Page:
HOPE – An East Texas auto dealership owner/general manager in the Hope-based McLarty Ford-General Motors enterprises who admits to a love of small-town life outlined a student apprenticeship partnership for the Hope Public Schools to local business, government and non-profit leaders he believes will help local students develop life skills and benefit local business with loyal, hometown employees.
Chuck Eldridge, owner and dealer principal/general manager of Palestine Toyota and Hope Auto Ford and GM, explained the concept to a dozen local leaders during a business luncheon Tuesday at Hope High School. The luncheon was facilitated by the Hope Public Schools in partnership with the Hempstead County Economic Development Corp.
Eldridge said the concept is rooted in a successful program which has been in place in the Palestine, Texas, public schools for two years.
“This is not something that is just an idea,” Eldridge said. “One of the things we want to see today is young people staying in their hometown.”
With two decades of experience in small community life and business, Eldridge said he came to understand today’s labor market does not favor small town business.
“This program will not only introduce students to soft skills for life, but also what the workplace looks like today,” he said.
Using his automotive businesses as a proving ground for the concept, Eldridge went to Palestine school officials to make the case that local talent was leaving because today’s career paths are mostly geared to larger communities.
“This leaves businesses left to either pick from a dwindling pool or develop their own employees,” he noted.
Eldridge said the apprenticeship model can be either paid or unpaid, both of which benefit not only the student but also the employer. Unpaid apprenticeships are often tied to “community service” requirements for graduation, while paid apprenticeships bring in employees with direct local ties.
He said the concept has worked extremely well in the auto dealership business, but is easily adapted to almost any “skills based” employment such as landscaping, plumbing, electrical services, and others. He said such programs can succeed regardless whether higher education training is available locally or not.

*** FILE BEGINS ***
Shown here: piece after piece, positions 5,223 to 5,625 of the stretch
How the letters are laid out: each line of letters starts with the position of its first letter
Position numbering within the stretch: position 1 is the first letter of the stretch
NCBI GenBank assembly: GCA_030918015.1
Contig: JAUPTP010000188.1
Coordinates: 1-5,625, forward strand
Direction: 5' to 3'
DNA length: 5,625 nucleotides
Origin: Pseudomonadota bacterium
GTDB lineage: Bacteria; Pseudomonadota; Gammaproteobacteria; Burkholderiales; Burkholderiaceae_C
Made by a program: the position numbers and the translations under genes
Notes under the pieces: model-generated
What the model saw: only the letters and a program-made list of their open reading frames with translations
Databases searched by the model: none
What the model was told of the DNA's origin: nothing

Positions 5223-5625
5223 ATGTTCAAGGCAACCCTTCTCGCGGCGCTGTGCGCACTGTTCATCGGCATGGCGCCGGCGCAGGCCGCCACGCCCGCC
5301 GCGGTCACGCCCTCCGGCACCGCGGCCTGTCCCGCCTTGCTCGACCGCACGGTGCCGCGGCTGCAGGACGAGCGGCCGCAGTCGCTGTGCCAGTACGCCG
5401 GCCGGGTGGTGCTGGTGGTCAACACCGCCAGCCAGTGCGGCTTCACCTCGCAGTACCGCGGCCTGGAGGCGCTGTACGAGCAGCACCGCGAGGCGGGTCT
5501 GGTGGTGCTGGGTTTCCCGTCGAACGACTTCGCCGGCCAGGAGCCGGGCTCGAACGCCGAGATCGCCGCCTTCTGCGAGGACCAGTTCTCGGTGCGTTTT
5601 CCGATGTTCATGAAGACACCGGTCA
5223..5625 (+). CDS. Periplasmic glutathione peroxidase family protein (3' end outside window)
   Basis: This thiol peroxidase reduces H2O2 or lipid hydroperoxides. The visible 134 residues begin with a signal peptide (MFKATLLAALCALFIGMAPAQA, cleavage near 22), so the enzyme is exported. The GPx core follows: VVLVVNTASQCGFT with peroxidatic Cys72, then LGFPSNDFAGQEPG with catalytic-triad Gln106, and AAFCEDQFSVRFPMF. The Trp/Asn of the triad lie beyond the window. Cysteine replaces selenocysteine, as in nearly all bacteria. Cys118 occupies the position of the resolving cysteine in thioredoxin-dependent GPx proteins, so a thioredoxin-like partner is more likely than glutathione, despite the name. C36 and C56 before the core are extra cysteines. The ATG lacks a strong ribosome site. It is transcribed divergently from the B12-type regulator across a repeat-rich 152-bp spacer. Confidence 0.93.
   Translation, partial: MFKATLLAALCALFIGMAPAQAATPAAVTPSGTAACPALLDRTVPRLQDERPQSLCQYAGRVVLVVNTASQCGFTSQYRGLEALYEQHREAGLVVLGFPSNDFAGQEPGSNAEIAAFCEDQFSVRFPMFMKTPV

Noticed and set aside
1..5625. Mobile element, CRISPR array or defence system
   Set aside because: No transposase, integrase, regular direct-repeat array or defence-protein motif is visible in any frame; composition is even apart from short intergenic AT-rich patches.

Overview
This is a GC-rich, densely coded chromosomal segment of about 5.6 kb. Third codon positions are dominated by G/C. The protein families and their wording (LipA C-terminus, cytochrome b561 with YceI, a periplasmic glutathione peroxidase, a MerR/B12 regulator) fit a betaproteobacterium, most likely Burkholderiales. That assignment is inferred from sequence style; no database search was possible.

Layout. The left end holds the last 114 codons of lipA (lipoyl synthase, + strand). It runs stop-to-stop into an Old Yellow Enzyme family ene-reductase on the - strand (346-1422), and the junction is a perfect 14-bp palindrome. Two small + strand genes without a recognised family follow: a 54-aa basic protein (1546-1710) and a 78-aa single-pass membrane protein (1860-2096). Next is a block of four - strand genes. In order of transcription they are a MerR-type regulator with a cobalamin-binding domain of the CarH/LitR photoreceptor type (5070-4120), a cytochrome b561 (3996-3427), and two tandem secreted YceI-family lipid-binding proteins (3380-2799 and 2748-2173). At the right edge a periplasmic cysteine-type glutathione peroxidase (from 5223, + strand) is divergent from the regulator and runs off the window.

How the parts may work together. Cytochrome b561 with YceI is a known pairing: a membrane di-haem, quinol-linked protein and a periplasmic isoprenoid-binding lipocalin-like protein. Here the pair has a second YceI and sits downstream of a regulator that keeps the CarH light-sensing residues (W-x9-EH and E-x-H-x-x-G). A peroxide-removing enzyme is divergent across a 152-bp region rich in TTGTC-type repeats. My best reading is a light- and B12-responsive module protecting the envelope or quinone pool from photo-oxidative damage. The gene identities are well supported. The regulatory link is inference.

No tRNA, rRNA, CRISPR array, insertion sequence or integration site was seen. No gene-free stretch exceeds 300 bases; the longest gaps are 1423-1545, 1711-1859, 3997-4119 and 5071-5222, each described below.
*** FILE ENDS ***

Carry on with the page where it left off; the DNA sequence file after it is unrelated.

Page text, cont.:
“We have to create our own pool,” Eldridge said.
Part of the key is allowing the public schools to set the criteria for its students in the initial phase and create expectations with business partners thereafter.
“We’re trying to help student get to the next stage of their lives, and we want to help local businesses get loyal employees,” Eldridge said.
Generally, the first year of an apprenticeship program draws from high school seniors who attend classes part of the day and work in a business environment part of the day one or more days in the week.
Paid apprenticeships are generally at minimum wage, but without restrictions on advancement. Consequently, students work toward technical certifications while in school and earn income that can be used for higher education or other needs.
Eldridge said his dealerships provide scholarships applicable through the American Society of Engineers Automotive Service Excellence certification process which put graduates on an automatic success track in automotive technical services.
Hours may vary and apprenticeships may be customized to develop skills regardless of gender that generate a ready pool of new apprentice students when needed.
“I simply tell the businesses to call the school,” Eldridge said. “I stand ready to build the fire under the program. All I need from the business community is the ‘Yes’ to do it.”
HPS Superintendent Dr. Bobby Hart said the Hope Public Schools is prepared to embrace the idea. Dr. Hart invited any local business to contact himself or Eldridge to develop an apprenticeship program for them.
“We stand ready to help you take the next step,” Hart said.